Monday, February 14, 2011


TODAY: Newspapers, the Internet and television are all reporting that the damage to the antiquities of Egypt is minimal and it will be business as usual in the near future. However, just when the tourist will be returning is uncertain as we hear about new demonstrations in Algeria. Egypt has shown the power of the people and thousands of people are defying government bans on demonstrations.

Saturday, November 19th, 2005 Flying to Cairo, Egypt….

Up early…2 am…to catch the Super Shuttle bus at 2:30 am. In preparation we went to Carl’s Jr. for dinner at 3 pm and then went to bed at 6 pm. So by 2 am we’d had the opportunity to catch 6 to 8 hours of sleep. That with the No Jet Lag pills we managed to arrive in Egypt without being totally zonked!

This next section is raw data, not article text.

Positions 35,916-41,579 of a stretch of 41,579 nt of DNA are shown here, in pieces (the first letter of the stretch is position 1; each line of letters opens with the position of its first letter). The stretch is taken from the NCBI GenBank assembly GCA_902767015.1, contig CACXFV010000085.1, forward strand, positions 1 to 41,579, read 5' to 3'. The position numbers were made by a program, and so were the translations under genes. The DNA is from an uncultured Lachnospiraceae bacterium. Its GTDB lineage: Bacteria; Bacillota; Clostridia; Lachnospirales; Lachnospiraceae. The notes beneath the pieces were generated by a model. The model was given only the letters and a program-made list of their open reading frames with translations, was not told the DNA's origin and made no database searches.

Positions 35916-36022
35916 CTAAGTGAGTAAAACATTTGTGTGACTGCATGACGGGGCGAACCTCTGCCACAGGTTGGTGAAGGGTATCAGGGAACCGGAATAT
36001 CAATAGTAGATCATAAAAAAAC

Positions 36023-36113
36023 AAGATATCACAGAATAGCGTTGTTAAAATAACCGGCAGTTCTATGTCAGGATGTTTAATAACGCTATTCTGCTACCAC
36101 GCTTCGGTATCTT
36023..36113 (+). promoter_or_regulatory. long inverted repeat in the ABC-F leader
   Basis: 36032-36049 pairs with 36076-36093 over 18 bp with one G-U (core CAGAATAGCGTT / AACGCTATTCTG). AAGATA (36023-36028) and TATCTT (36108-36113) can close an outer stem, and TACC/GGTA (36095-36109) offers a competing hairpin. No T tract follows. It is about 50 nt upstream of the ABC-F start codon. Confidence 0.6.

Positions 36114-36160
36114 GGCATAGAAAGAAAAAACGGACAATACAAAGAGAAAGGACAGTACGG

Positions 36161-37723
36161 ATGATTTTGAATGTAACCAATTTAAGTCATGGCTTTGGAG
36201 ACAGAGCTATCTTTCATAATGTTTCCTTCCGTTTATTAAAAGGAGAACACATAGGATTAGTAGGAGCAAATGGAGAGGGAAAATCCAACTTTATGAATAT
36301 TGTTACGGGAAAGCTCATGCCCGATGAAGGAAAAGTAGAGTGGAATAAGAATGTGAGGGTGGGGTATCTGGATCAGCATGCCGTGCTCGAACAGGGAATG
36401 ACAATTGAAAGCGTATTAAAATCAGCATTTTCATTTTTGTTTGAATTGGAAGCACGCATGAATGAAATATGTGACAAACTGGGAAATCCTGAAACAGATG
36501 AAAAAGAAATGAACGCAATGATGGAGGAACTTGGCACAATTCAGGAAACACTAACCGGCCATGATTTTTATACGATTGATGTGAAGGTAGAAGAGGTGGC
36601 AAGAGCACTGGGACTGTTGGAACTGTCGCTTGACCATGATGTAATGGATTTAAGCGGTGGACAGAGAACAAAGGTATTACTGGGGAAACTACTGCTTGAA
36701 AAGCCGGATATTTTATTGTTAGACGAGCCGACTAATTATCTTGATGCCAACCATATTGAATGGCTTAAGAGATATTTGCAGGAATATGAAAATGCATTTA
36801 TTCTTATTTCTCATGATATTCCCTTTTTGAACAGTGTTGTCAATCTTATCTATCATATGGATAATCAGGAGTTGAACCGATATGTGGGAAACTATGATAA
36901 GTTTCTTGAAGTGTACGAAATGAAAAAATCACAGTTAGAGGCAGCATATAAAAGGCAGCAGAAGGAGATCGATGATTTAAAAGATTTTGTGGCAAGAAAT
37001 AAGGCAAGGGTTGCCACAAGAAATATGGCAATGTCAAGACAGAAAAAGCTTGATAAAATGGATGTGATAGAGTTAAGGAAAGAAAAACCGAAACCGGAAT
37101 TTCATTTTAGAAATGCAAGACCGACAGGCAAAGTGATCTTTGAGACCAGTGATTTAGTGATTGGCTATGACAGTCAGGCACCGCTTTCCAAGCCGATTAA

The shuttle bus made three more stops before we arrived at LAX about 4 am. The lady behind Jim was sneezing all the way to the airport but she insisted that she didn’t have a cold. There were a total of six passengers for the trip. The counter was open at United Airlines when we arrived so we were able to check in.

After breakfast at McDonalds, Jim took an airborne tablet just in case the lady did have a cold in the shuttle. Our flight left right on time at 7 am. Easy flight to JFK in New York except for about fifteen minutes over the Rocky Mountains (I think) when it was so rough that the flight attendants had to take their seats. Based on New York time we left Los Angeles at 10 am and arrived in New York at 3 pm. Luggage was checked through so we only had to take our carryon bags with us on the shuttle tram from terminal 7 to terminal 4. Easy transfer…checked us in and weighed our hand luggage before allowing us to take them on the airplane with us. We each have the OAT bag and a backpack. There was lots of security prior to boarding the plane.